Pachycephalosaurus Skull

Back to list

Pachycephalosaurus Skull

‘P. wyomingensis’
Late Cretaceous Period, C. 68-66 Million Years Ago
Wyoming, USA
Fossilised Bone
H:33 cm x W:24 cm x D:41 cm



An extraordinarily rare skull of Pachysephalosaurus, the ‘thick-skulled lizard’, which lived around 65-68 million years ago in the late Cretaceous period of North America, alongside some of the most iconic dinosaurs such as Tyrannosaurus and Triceratops. It is known from only one species, P. wyomingensis, the adult forms of which are only known from skull remains. 
Probably herbivorous and bipedal, it is most famous for the large dome at the top of its head, which in some cases grew to be over 25cm thick and which it may have used as a weapon, to head-butt predators and rivals. Pachycephalosaurus is notable for having drastic ontogenetic stages (juvenile skeletons look significantly different from adult), so much so that two of its juvenile forms were originally assigned to different genera; Dracorex and Stygimoloch.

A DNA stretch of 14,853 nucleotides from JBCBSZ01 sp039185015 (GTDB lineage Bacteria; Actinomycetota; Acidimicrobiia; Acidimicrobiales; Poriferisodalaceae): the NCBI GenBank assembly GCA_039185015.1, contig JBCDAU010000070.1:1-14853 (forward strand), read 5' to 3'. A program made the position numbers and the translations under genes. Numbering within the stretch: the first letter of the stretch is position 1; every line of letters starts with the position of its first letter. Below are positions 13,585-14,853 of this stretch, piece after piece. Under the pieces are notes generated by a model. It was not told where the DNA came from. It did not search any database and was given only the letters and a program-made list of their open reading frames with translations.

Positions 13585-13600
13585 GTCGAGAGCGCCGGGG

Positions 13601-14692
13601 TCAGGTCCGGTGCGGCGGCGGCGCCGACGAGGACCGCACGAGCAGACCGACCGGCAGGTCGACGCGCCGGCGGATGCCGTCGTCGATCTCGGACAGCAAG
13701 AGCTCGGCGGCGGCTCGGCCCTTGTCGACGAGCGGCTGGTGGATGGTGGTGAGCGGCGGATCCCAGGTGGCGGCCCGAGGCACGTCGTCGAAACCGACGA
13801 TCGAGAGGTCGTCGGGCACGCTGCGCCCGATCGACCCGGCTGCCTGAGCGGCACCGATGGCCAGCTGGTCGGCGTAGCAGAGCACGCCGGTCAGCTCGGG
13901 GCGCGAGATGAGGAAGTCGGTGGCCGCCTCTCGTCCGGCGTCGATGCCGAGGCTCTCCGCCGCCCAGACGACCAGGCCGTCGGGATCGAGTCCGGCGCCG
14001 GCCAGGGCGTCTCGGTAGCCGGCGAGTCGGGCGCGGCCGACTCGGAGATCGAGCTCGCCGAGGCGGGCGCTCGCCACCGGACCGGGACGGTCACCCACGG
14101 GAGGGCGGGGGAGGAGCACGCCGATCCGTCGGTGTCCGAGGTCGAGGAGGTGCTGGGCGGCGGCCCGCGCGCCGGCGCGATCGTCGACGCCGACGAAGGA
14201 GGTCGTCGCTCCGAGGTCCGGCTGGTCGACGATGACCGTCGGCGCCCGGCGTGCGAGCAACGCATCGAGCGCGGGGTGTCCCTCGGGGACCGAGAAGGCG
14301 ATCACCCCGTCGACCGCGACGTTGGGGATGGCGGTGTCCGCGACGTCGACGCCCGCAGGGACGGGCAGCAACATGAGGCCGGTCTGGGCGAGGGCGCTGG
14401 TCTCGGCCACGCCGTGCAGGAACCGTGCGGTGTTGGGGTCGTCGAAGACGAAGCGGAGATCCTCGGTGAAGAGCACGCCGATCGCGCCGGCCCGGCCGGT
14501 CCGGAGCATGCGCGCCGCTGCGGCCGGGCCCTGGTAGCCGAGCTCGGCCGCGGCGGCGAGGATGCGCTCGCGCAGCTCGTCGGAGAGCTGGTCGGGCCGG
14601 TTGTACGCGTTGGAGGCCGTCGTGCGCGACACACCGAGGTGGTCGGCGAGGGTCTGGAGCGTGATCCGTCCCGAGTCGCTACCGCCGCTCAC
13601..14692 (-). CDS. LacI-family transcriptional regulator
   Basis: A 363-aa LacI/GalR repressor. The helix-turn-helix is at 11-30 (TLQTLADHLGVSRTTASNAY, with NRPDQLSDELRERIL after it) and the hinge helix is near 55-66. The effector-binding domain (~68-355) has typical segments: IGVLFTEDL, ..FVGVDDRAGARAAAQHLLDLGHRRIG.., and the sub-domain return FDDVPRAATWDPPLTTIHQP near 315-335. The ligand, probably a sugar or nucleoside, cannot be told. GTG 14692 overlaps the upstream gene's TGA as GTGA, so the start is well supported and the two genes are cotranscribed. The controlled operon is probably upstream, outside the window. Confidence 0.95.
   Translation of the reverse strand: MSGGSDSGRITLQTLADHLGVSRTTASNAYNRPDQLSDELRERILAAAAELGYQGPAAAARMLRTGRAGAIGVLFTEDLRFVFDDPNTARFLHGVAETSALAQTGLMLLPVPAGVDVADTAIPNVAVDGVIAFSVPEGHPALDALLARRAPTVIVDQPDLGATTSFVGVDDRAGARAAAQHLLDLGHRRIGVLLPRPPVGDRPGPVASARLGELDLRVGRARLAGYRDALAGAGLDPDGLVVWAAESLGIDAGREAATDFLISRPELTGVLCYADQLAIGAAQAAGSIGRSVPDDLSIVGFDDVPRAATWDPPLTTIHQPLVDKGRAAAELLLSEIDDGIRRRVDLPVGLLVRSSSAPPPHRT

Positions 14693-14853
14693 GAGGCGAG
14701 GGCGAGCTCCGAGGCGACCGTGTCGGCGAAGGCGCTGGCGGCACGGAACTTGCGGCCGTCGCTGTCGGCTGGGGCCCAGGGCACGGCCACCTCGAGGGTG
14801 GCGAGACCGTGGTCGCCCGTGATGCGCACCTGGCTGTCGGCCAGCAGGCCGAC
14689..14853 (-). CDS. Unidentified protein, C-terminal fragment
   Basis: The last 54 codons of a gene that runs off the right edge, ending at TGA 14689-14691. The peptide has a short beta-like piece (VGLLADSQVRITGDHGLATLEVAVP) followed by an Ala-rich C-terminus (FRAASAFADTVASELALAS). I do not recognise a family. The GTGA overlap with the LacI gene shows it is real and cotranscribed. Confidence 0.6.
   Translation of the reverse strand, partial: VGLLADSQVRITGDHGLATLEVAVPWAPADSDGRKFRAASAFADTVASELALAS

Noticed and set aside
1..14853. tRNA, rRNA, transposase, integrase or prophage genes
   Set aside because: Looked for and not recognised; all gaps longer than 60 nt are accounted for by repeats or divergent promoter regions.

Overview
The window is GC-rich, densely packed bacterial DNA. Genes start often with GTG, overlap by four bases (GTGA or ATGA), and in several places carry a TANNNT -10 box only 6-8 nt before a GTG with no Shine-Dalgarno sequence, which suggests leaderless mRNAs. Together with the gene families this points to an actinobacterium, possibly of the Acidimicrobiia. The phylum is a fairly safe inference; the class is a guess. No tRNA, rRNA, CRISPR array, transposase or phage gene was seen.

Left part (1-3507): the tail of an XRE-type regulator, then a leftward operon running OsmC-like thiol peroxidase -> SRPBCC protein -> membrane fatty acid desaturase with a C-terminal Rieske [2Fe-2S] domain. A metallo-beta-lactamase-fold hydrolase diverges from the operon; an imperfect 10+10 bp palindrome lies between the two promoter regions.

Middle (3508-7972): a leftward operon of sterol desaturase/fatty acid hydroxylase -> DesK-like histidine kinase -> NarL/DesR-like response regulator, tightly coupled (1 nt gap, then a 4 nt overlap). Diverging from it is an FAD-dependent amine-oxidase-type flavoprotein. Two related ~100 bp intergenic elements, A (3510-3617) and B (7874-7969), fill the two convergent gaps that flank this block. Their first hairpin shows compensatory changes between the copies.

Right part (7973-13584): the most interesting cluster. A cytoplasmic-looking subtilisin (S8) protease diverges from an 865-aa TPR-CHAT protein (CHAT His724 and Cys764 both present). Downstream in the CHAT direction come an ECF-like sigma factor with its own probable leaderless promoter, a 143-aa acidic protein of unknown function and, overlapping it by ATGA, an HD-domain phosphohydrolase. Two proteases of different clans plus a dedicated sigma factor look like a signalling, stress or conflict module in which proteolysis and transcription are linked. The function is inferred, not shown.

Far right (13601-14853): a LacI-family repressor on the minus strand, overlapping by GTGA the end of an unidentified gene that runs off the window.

Given that to this date only skulls have been found, the exact size and shape of its body can only be estimated, and reproductions are based upon more complete relatives, such as those of the Stegoceras.  


Discovered on private land belonging to Dave and Lynette Donahey, Carter County, Montana, USA at GPS Coordinates: N 45 28.843 / W 104 10.866.  
Excavated by Craig Pfister of Greater Plains Palaeontology.  
With IADAA certificate, this item has been checked against the Interpol database.